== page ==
It seems Tesla's run of profitable quarters is over, with the EV company losing a staggering US$702 million (approximately $1b in Australian dollars) in the first three months of 2019.
Teslas boss Elon Musk had warned investors and analysts the company would return a loss in the first quarter of the year, but it seems the staggering sum still caught onlookers off-guard, with American financial outlets describing the results as "apocalyptic".
The results follow a 31 per cent slump in Tesla sales so far this year, with the company delivering 63,000 vehicles in between January and March. And the pain shows no immediate sign of abating, with Musk warning of another potential loss in the second quarter of 2019, but tipping a return to profit in the third quarter.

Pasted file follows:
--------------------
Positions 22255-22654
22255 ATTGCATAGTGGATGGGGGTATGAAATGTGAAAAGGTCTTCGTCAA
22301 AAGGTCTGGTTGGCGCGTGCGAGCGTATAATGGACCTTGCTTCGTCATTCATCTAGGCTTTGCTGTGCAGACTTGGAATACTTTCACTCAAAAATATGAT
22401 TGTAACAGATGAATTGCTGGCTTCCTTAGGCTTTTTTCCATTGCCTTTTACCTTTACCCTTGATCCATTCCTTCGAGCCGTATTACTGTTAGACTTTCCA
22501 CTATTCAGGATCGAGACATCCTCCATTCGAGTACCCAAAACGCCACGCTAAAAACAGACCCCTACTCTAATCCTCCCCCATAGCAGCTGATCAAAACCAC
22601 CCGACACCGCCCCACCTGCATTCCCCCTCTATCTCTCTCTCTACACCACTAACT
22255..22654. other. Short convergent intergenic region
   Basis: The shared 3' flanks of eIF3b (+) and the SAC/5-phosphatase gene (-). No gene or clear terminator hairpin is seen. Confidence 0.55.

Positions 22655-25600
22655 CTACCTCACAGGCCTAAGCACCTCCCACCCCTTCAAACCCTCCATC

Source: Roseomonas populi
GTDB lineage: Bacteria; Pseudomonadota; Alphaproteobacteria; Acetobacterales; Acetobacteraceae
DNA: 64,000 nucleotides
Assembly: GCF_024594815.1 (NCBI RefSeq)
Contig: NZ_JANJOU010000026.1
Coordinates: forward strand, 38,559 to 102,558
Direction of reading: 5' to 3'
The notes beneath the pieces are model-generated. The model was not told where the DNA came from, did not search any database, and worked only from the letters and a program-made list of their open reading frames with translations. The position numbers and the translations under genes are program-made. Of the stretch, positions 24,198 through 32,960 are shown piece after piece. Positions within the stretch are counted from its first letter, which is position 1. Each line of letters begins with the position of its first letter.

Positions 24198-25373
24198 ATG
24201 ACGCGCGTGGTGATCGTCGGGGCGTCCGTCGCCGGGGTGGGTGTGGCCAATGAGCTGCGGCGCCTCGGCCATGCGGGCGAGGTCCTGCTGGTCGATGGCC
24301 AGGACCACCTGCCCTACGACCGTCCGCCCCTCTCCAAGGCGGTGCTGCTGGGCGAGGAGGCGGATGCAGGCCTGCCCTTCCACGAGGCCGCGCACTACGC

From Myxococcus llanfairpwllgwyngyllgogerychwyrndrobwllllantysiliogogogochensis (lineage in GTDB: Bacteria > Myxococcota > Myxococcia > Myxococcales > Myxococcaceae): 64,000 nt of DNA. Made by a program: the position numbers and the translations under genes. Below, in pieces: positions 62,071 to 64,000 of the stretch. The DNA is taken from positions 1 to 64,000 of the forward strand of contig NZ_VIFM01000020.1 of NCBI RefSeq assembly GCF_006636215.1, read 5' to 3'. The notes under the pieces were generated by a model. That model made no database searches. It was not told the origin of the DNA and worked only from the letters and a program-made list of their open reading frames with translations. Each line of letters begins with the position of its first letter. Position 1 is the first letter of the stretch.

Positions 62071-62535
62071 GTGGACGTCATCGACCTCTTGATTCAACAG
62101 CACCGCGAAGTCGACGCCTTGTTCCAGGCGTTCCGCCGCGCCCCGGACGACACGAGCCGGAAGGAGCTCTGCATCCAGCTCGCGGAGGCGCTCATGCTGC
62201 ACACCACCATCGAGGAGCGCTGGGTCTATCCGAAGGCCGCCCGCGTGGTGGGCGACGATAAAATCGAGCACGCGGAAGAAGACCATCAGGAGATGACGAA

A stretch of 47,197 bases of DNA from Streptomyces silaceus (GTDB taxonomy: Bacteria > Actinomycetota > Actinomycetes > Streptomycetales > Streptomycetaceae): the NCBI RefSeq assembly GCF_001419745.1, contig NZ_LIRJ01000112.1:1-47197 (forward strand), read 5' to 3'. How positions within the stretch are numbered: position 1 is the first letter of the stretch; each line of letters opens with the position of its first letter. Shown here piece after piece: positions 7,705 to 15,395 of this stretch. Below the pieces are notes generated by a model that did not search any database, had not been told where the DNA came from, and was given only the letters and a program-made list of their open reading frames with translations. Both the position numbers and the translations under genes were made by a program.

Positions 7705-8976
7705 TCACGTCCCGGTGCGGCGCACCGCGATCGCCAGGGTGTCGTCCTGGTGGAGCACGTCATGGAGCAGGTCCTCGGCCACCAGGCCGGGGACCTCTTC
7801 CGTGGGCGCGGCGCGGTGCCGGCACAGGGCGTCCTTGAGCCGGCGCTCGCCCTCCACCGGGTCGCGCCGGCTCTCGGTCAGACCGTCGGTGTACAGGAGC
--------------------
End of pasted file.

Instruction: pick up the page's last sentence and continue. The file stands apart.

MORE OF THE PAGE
But according to US analysts, Tesla has entered what they're describing as a "new normal", owing to increased EV competition, as well as a cut to the federal tax concessions offered in the USA to buyers of battery-electric vehicles.
"None of these issues, by themselves, would cause the severe drop in sales and revenue Tesla experienced in Q1, but the combination was powerful," the executive publisher at Kelley Blue Book and Autotrader, Karl Brauer, told CNN.
"Even more troubling? None of these issues are going away. This is the new normal for Tesla."
Musk, on the other hand, says increased international demand for Tesla products in untapped markets, as well as a much-publicised push into the robo-taxi space, will return the EV company to the black before the end of 2019. Musk also says "unforeseen challenges" were behind the drop in delivered vehicles over the past three months.
"We also have a lot of markets where we haven't yet tapped into demand, especially the Model 3," Musk said in a call with investors.
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